The reason I named the blog Lean Idea Management, and really what drove the design of EurekaTool was the need to eliminate the non-value added steps often associated with that assembly line called “ideation-to-implementation”. There are many areas of waste in a typical continuous improvement process, even in lean companies.
For one, most ideas are recorded on paper, or perhaps a Kaizen Card. The idea has to be communicated to several individuals in order to align needed resources or get buy-in. Typically this happens in meetings. Ideas, and supporting documentation are put in manila folders and passed around for evaluation and eventually if the idea is good, it is handed over to someone or a team of implementers. Ultimately, most organizations I have seen, also have a coordinator or team of coordinators that walk these folders around, hand them over, retrieve them and even coordinate the meetings. Most of the time these coordinators, or gatekeepers, become bottle necks under the extreme load of keeping the idea assembly line moving, and at times have been known to make ideas ‘accidentally’ disappear.
If you try to picture this ‘idea assembly line’ you can envision a lot of people walking to and from these ideas, instead of the ideas coming to them. All this walking back-and-forth is non value-add. Then you have the bottle neck; the gatekeepers sifting through tons of paperwork, and trying to coordinate the whole thing. They try to chase down individuals who have sat on ideas for weeks (if not months). Imagine this process for 120,000 ideas?
Essentially, the manual process boils down to an assembly line that is not balanced – too much work on few individuals - , and no concept of Kanban – there is no natural method of pulling the idea through the process, and constantly has to be pulled and pushed by the coordinators (literally walking back and forth with the folders). Ultimately there are no Poka Yokes and visual flags alerting individuals and management that a good idea has not been evaluated on time, implemented, or perhaps lost… (which is common in these manual systems.)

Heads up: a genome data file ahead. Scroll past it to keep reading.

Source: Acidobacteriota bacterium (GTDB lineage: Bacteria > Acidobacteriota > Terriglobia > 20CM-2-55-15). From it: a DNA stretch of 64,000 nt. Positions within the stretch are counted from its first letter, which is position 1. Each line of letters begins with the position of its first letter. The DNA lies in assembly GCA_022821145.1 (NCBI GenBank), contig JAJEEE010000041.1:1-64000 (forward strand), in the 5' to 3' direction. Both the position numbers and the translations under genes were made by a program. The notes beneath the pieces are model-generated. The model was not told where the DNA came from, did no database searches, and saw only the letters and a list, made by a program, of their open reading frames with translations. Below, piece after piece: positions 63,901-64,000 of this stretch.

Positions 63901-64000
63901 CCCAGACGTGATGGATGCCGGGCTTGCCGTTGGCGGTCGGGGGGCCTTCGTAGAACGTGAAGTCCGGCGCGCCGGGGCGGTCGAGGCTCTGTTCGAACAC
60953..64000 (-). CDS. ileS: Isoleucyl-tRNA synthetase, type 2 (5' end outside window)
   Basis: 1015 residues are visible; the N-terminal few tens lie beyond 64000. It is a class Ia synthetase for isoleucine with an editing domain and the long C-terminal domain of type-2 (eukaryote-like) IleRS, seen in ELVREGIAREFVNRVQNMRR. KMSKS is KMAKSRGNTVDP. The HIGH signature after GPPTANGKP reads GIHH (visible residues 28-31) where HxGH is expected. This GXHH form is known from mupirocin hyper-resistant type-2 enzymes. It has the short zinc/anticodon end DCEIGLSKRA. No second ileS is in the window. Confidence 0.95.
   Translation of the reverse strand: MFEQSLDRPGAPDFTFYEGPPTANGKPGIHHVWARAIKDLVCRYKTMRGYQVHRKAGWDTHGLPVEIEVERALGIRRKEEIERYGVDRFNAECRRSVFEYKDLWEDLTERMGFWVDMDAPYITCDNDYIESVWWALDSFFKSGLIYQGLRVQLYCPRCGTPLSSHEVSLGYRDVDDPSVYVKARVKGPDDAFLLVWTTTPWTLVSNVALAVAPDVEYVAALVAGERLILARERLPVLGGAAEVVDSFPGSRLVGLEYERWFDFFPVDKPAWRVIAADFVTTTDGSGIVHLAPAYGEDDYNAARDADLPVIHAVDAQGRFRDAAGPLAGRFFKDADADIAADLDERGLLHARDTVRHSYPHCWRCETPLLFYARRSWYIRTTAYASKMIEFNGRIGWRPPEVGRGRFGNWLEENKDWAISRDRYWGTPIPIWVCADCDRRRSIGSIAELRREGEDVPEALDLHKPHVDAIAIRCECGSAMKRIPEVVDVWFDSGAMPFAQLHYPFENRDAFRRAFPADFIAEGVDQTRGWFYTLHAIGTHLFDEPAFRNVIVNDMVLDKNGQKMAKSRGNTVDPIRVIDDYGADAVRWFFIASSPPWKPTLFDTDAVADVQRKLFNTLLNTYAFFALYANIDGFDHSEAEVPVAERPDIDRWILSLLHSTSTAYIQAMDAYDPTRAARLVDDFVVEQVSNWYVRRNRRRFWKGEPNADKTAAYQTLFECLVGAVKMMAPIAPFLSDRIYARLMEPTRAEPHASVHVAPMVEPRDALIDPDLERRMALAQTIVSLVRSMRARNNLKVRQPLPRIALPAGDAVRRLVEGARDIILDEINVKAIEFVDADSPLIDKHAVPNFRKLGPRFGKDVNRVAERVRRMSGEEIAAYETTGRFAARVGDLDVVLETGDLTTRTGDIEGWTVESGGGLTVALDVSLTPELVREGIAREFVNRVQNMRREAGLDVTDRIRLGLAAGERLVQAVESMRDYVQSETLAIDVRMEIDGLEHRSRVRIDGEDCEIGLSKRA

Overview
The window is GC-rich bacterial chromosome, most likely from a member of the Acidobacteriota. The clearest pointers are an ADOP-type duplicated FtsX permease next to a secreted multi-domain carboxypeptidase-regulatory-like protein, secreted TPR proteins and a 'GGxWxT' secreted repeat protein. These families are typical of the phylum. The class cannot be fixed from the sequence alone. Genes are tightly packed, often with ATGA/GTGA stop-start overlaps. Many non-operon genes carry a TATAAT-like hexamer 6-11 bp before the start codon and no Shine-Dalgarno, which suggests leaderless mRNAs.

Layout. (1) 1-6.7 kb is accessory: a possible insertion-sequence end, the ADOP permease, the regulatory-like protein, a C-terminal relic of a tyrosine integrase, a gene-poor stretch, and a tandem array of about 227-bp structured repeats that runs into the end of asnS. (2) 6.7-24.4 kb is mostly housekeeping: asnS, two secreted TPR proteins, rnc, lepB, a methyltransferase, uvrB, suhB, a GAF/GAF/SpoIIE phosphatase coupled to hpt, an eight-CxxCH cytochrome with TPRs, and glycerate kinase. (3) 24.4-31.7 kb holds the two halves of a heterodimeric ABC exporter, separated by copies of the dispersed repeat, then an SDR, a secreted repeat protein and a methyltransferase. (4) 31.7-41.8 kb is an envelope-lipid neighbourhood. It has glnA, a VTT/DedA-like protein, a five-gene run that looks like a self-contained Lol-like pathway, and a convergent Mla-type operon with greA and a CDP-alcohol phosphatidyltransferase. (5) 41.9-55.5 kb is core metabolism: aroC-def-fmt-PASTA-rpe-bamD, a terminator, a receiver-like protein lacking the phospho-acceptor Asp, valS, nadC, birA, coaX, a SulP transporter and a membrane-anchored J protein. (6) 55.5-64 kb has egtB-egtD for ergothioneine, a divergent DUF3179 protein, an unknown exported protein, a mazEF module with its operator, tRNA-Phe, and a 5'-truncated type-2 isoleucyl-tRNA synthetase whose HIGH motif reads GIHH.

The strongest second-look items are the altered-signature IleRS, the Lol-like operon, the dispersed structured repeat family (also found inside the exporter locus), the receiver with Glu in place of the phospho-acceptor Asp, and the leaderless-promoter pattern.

So in general, as lean organizations engage in continuous improvement, very often they fail to improve that continuous improvement process itself, and this is where idea management software can truly solve many of the problems, add-value, and eliminate the waste encountered in this most necessary process (if you’re going to sustain Lean).
1) Elimination of paperwork and eventual transcriptions into a database or spreadsheet. Ideas are entered by idea generators via the web (typically an on-site kiosk)
2) Routing of ideas to multiple champions, depending on area or idea type, thus eliminating the overloading of the coordinator.
3) Electronic notifications of task assignments and full transparency (to everyone) where the idea is on the ‘assembly line’
4) Alarms and escalation of tasks which are overdue.
5) And last but not least, the metrics and visual communication tools needed to keep everyone informed of how well the process is performing: Idea Quality, throughput time at different stages, participation, and (of-course) cost savings or process savings generated.
Bottom line, the software becomes the virtual assembly line, and the resources needed to evaluate and implement only get engaged when necessary. The notifications and alerts keep the line moving, and the administrator no longer becomes a full time resource assigned to keep the process moving, but instead a part time maintenance worker that can spend time on other value-add processes throughout the organization.
Ultimately, when the system is inefficient, it leads to individuals who have great ideas to lose faith in the system and cease their contributions - there is absolutely no value in ideas, only in their implementation.